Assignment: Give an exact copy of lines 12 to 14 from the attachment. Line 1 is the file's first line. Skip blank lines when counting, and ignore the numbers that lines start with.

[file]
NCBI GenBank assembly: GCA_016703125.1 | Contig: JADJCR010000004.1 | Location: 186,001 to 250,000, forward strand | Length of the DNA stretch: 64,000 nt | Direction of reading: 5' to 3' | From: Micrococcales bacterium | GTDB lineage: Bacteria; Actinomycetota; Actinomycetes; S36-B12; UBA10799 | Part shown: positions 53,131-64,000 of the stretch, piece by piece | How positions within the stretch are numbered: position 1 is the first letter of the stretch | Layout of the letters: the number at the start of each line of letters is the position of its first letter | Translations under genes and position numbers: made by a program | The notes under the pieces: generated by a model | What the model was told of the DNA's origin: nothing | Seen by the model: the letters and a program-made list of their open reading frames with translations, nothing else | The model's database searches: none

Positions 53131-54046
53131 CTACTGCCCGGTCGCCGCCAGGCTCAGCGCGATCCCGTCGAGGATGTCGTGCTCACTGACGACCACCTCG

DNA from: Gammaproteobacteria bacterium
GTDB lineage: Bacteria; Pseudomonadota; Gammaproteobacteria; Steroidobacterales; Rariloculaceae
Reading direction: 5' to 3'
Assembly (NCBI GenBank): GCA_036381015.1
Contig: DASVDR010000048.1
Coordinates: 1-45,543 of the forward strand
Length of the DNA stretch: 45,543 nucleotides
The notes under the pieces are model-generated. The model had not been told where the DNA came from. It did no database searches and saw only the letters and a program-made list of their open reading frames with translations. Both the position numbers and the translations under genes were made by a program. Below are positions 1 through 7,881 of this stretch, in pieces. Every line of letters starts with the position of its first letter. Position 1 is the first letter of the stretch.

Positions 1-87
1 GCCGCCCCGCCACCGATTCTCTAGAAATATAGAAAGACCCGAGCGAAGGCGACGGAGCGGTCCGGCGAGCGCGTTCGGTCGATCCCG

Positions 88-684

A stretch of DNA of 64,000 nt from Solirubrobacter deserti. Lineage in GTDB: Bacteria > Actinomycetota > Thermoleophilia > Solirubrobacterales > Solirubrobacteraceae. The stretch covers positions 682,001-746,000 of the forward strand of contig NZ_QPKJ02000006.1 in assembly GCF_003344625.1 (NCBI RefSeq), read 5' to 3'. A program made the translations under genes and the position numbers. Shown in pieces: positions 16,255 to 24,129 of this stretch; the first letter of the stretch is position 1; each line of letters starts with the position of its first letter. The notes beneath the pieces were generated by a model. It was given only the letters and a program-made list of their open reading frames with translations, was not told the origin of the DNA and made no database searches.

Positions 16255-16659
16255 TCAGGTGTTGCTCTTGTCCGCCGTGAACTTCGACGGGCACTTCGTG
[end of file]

Positions 1-87
1 GCCGCCCCGCCACCGATTCTCTAGAAATATAGAAAGACCCGAGCGAAGGCGACGGAGCGGTCCGGCGAGCGCGTTCGGTCGATCCCG

Positions 88-684